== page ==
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  • Mainly about engagement and collaboration using social media and events, with some asides on living in London. More about David Wilcox and also how the blog started.
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I almost never see what I'm about to say discussed, but I think that the single biggest barrier to a participative culture is social class.

The greatest examples of poor government can be traced to the contempt that the professional classes have for the vast majority of the public. 'Political correctness' has made it very difficult for the mass media to advance negative imagery of groups that transcend class (ethnic minorities, sexual preferences, gender). As a result, middle classes have overcome barriers to their own advancement, and professionals have felt more inclined to take the step towards these groups that need to be taken in order to involve them in participative processes.

But every time you open a newspaper or turn on the TV, you see the working class portrayed as feral, violent, stupid and feckless. In the same way that people who read the Daily Mail are more frightened of street crime and immigrants, the middle-class users of almost every other strand of the media have an exagerated fear and contempt of the bulk of the British public.

I suppose that there are structural reasons that could excuse the mass media for this behaviour, but until it becomes as hard to use the word 'chav' as it is to use the word 'coon', this is unlikely to change.

I'm not, by the way, advocating an extension of political correctness. The reason that the white working class are more tolerant of black people than any other section of society has nothing to do with the way that bossy interest groups have stopped using the 'N-word'.

Until the professional middle classes can educate themselves to include and value contributions from the working class, public spending with be wasted on the wrong priorities. The same will be true until the professionnal middle classes can start divising routes for working class people into the professional middle classes.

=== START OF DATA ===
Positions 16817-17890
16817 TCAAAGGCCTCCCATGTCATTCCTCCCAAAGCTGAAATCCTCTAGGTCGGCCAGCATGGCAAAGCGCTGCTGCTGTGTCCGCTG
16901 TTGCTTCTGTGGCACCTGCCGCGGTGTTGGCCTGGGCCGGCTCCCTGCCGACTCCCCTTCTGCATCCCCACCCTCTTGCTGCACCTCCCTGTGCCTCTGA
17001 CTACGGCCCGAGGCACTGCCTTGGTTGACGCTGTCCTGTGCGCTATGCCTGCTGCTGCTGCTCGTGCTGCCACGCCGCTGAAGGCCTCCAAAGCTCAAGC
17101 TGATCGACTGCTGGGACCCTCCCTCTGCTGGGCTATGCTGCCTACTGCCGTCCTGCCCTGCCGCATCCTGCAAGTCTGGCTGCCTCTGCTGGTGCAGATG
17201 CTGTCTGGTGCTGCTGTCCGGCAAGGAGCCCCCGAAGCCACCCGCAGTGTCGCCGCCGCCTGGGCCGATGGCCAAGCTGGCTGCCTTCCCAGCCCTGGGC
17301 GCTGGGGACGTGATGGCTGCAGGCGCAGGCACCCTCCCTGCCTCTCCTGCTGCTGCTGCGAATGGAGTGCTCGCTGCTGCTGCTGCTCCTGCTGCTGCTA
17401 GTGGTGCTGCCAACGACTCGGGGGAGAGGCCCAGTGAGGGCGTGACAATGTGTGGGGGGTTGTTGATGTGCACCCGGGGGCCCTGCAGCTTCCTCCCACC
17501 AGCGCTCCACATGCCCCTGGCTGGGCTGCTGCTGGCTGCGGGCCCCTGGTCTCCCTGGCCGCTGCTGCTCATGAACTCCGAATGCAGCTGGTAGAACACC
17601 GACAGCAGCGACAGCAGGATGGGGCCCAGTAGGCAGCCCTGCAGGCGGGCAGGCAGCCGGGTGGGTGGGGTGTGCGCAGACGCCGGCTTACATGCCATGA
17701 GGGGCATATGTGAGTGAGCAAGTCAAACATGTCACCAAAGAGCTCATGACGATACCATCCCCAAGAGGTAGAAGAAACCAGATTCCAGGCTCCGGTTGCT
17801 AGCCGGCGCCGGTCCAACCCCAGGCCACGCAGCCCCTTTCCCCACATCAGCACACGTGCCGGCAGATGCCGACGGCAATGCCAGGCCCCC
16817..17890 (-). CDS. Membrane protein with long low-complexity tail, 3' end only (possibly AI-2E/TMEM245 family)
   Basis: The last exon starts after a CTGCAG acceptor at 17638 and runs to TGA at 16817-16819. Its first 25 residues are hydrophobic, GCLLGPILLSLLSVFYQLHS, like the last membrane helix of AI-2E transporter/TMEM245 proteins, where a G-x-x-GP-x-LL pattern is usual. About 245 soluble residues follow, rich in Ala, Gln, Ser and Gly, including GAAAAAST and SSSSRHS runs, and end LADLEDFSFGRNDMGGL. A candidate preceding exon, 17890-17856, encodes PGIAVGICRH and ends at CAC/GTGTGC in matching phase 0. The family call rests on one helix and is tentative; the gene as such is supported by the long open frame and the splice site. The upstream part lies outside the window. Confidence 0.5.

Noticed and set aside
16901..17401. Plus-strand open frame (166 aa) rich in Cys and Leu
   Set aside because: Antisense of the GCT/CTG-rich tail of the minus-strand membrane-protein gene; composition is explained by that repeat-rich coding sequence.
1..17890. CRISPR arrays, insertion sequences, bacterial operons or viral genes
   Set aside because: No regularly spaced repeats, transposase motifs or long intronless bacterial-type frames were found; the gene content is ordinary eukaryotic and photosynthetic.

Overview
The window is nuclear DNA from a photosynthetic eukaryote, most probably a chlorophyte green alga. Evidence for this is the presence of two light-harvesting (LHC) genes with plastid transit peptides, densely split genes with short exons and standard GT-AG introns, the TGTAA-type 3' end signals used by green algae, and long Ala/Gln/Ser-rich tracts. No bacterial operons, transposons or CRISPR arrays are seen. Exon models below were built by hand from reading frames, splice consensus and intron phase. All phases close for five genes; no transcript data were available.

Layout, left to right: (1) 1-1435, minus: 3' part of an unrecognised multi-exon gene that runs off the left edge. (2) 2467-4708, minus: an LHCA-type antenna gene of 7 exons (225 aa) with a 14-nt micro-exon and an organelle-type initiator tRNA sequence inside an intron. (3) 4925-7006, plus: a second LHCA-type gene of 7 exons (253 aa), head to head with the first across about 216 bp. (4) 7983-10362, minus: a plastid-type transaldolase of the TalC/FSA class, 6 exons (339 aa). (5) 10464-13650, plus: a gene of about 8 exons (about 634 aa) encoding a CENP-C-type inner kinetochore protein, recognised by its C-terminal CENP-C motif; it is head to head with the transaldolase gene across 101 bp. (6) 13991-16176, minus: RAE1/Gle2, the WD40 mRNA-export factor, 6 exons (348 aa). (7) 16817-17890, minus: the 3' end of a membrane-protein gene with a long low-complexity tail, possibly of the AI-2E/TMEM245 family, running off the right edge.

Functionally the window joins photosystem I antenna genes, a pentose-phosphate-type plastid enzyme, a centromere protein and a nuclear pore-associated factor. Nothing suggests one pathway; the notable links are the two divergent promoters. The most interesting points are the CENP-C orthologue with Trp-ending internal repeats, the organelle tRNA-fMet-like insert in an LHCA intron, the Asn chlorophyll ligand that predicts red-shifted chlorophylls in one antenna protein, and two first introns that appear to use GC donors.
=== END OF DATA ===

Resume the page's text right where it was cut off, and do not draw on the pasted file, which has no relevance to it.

So, David, I think you're absolutely right about participation being a cultural issue.

I think you're right about the need for a cultural shift - I don't really think there's been one. The analogy I'd use is this - you can learn how to deploy participative methods, but if you don't understand and/or sympathise with the underlying ethos, it won't work, but you can still tick the box.

My experiences in the front line of working in participatory ways (on inter-ethnic conflicts, resident/ageny partnerships, eco-skirmishes) is that many of the agencies think they understand it, but they don't. Focus groups, Area Forums, surveys, etc. are not (in my book) participative ways of working - they create the illusion of choice, but these 'choices' are not negotiated and groups are often manipulated by the frame that they are set in. Going further along Arnstein's ladder past consultation either scares the pants of agencies (and many of those who work there) or they just don't get it and think it's like the native American pow-wow, quaint, but an inefficient waste of time.

As to the web 2 etc. It still ain't dialogic, so, for sure it makes some things possible, but I still can't see your face or the face of the people who read this; as you're all veiled by the web. Bring on VR.

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